Tips for Helping Baby Sleep the Whole Night Through
Getting a baby to sleep through the night is one of the first things new parents look forward to after coming home from the hospital. However, new parents have to remember that it takes time for the baby to sleep through the night. Newborns will sleep anything from sixteen to twenty hours a day, usually a couple hours at a time. Their small stomachs means that they need to eat frequently, so it will take time before they are physically ready to sleep all night. Most infants are capable of sleeping all night by about three months.
Many parents set up a cradle in their room for those first few months to make those night-time feedings easier. Other families have adopted a co-sleeping method, where the baby is in the parents' bed (with baby-proofing precautions, such as a rail on the outside edge and a firm mattress). But no matter which method works for your family, the baby can't sleep through the night until they are physically ready to do so. Trying to force it too soon will just frustrate everyone.
One night, when the baby is around three or four months, you'll wake up and realize they are still asleep. It's a very nice feeling. But what do you do after you get used to it and they decide to not sleep all night again? By now, you should have a well-developed bedtime routine, but you may find you need to adjust things a little. Nap times begin to change, with the baby taking fewer and shorter naps. Sometimes simply adjusting the naps will take care of things, and your little one will be sleeping soundly all night again.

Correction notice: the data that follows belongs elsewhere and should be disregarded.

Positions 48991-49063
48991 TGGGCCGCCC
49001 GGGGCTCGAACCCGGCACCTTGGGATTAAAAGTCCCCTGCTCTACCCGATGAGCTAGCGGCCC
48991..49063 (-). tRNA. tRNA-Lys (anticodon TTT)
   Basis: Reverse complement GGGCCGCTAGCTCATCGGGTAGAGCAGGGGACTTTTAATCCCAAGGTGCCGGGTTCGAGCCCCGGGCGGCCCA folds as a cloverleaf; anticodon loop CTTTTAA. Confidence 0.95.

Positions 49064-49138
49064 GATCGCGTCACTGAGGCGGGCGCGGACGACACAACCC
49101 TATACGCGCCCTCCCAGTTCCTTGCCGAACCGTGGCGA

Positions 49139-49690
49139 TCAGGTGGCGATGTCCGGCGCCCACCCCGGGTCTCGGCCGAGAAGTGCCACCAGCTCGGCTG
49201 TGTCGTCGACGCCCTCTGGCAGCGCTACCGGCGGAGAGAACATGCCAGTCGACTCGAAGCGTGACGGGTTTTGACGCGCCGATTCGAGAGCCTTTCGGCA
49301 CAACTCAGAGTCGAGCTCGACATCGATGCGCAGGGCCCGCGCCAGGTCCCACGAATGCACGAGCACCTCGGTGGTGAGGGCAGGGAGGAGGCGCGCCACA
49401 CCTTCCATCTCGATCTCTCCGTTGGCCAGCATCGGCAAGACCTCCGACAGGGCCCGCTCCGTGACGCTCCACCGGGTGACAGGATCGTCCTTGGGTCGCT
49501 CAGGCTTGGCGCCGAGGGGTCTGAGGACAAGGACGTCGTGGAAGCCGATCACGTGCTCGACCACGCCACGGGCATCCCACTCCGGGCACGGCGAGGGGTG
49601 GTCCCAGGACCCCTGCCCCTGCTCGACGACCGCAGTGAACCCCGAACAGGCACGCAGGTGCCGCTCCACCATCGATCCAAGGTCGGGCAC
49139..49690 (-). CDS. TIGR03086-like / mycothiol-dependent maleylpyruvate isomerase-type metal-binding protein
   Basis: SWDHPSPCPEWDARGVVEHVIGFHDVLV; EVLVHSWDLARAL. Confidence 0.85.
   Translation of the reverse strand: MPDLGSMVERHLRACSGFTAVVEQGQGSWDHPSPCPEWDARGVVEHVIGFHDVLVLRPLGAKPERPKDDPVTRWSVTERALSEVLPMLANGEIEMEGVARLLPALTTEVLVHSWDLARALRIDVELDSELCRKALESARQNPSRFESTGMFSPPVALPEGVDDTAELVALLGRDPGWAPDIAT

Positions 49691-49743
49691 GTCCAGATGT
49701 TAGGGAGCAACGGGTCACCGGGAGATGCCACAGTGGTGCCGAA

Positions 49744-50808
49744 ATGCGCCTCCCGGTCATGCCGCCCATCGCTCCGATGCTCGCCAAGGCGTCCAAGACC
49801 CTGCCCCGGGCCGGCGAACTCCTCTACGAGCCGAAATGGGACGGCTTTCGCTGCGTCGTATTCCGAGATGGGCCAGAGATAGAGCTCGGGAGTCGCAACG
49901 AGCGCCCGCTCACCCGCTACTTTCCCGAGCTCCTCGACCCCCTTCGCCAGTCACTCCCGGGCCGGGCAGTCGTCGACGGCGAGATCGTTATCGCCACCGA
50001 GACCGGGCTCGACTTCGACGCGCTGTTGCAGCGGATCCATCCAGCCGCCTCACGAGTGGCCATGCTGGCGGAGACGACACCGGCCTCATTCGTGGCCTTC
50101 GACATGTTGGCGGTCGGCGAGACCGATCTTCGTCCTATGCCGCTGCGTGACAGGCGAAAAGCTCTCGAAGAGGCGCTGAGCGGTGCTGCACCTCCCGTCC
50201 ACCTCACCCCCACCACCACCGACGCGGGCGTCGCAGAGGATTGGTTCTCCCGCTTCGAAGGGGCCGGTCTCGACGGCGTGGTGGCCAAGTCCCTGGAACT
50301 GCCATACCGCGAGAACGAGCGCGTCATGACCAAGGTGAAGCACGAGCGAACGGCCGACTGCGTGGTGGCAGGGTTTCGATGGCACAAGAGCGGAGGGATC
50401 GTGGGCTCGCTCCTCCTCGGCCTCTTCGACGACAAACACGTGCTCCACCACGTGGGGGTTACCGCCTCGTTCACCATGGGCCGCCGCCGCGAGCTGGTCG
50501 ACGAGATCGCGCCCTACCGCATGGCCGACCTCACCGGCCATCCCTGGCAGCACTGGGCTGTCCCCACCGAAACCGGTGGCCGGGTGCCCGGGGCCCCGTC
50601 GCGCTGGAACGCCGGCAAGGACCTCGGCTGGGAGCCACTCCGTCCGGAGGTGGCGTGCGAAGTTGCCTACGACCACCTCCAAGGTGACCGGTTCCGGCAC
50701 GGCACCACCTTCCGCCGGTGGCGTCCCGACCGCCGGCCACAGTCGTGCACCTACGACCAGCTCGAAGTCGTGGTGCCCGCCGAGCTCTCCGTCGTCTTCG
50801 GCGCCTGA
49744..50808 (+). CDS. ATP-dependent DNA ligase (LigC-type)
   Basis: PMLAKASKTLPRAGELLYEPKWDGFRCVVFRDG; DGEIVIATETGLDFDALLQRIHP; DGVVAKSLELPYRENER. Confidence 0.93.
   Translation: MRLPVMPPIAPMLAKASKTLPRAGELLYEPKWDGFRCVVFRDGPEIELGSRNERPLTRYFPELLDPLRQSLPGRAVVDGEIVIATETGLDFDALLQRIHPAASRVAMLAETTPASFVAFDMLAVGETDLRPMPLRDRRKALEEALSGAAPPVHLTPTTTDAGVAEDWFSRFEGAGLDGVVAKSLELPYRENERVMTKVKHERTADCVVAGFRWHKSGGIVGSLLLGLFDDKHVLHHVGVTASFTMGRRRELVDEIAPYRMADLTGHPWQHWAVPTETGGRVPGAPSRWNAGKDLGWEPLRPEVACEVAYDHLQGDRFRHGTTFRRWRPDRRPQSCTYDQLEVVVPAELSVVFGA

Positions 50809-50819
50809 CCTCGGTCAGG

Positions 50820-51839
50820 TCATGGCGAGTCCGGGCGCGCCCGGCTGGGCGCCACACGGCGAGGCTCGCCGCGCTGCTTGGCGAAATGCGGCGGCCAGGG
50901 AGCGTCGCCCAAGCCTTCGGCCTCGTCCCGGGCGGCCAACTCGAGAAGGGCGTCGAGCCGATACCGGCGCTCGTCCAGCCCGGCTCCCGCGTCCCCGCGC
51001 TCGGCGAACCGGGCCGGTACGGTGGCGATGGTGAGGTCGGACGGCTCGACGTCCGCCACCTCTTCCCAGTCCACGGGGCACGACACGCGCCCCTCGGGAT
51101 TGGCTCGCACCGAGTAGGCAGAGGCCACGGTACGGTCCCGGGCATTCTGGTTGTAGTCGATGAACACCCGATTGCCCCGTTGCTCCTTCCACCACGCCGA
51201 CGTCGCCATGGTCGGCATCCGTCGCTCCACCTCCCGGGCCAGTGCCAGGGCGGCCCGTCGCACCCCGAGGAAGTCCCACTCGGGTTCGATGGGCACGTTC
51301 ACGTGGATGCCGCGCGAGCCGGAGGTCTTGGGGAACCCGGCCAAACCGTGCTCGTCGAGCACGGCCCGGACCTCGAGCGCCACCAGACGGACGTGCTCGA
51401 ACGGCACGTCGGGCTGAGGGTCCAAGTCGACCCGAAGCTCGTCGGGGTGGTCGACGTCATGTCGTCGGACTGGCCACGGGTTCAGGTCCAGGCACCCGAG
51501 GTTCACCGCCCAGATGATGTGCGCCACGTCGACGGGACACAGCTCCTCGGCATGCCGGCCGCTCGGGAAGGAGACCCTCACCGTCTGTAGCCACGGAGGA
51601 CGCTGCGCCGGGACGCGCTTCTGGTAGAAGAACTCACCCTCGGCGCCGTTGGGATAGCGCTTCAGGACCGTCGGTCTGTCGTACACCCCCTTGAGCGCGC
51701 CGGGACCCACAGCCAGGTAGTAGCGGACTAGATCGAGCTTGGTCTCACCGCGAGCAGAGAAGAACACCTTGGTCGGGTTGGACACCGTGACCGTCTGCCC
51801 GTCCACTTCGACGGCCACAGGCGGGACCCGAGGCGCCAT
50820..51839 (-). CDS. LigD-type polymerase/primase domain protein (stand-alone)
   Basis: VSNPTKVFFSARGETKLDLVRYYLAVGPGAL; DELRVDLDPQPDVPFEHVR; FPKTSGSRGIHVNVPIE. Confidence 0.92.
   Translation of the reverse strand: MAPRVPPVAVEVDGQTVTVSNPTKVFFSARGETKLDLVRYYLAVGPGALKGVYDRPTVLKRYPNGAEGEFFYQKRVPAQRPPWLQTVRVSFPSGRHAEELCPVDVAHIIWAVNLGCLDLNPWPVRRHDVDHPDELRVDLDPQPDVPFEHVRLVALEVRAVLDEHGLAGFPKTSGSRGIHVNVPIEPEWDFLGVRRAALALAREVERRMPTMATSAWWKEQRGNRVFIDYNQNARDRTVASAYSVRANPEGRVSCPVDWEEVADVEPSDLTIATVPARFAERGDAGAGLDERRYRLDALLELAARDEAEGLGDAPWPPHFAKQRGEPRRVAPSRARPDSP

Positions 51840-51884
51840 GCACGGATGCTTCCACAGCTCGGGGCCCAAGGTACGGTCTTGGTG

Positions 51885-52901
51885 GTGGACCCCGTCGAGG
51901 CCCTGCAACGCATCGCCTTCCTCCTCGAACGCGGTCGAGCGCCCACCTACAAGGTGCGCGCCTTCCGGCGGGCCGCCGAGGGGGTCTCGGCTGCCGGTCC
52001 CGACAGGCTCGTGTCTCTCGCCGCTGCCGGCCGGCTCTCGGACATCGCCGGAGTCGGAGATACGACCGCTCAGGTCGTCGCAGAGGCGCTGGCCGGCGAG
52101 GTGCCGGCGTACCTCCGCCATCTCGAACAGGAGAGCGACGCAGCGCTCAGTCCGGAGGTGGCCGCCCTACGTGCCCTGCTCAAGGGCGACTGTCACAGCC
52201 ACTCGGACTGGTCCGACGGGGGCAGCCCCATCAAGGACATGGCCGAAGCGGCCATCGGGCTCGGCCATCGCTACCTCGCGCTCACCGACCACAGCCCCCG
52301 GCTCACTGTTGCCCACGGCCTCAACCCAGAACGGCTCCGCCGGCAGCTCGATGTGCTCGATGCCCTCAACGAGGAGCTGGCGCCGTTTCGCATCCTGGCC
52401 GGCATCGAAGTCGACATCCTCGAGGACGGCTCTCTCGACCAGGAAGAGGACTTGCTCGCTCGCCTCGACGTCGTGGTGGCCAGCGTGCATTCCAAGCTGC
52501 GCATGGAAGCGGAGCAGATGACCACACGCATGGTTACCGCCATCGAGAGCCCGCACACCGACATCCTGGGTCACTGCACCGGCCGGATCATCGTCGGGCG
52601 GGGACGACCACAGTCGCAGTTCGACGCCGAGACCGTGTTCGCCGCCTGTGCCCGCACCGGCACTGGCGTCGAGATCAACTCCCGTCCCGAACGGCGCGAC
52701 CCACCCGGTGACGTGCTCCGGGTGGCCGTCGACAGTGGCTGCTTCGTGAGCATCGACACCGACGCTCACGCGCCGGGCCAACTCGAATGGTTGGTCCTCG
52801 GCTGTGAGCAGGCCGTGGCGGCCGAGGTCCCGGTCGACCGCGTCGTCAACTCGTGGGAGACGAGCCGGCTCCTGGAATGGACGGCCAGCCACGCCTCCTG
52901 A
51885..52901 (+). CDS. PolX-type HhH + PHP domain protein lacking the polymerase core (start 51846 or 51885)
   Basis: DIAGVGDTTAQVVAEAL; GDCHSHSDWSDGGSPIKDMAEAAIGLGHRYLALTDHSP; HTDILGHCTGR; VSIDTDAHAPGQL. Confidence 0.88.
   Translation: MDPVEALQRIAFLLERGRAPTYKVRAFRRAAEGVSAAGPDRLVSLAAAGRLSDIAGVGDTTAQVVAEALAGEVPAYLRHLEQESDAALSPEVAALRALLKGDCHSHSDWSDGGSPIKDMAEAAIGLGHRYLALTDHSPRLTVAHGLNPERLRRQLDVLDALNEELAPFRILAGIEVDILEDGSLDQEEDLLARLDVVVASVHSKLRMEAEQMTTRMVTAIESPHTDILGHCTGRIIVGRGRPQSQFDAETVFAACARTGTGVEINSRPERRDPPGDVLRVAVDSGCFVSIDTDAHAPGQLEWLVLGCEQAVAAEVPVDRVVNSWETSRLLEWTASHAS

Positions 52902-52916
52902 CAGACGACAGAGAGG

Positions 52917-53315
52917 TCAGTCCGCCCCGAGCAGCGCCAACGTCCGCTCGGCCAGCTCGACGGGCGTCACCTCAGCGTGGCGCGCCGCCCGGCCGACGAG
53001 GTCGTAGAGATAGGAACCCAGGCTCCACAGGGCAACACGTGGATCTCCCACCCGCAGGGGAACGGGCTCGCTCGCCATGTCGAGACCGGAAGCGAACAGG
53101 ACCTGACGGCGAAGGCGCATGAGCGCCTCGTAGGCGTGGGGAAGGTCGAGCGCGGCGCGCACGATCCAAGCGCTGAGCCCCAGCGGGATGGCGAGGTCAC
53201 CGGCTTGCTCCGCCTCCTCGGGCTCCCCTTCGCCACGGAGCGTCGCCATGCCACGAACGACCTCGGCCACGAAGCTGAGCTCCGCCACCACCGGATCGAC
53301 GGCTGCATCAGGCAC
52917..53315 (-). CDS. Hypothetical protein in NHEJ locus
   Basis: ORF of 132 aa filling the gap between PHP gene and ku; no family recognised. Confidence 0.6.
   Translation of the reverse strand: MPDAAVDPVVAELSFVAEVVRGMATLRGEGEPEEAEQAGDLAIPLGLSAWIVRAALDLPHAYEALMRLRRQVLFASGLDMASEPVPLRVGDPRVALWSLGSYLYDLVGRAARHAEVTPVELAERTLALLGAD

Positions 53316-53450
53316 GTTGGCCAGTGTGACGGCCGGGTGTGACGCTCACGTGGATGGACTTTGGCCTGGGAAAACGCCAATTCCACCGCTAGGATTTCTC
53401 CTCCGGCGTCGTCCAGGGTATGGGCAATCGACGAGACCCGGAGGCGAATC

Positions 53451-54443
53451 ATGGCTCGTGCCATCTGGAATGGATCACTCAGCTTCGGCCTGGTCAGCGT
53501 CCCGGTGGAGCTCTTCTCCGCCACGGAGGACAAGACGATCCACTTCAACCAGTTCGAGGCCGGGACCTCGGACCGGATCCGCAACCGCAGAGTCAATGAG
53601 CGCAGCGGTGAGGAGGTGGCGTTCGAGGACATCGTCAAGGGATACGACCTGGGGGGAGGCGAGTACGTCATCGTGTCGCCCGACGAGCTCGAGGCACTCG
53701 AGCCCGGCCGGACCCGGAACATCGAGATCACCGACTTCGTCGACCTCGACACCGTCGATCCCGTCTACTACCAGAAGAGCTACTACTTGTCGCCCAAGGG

You may also need to adjust the before bedtime feeding a bit. If the baby's tummy is full closer to bedtime, they will sleep longer. Getting the baby to sleep at least five to six hours is a good start when adjusting to going longer between feedings.
However, there are those babies who just don't want to go back to sleep. They wake up either cranky or want to play. You have a few options. Some parents use the "cry it out" method, where they let the baby cry for increasing intervals, until they learn to fall asleep on their own. Others use a "peek in and check" method where they come in, but do not take the baby from the bed. They comfort them and help them drift back to sleep. Some have continued to use the co-sleeping method and just let the baby nurse and go back to sleep; some mothers barely realize the baby has been awake.
Another thing that might help is to give the baby a massage before bedtime. This can help the baby to relax more, and hopefully drift off into a deeper sleep. If they wake, you may want to give them a very short massage, possibly only on the arms and legs until they relax again.
Every child is different, so you need to find what works for you and your baby. Once you do, stick to it. Establishing a routine will help the baby realize that this is the way things are going to work. Before long, everyone is getting more sleep and feeling much more rested during the day.
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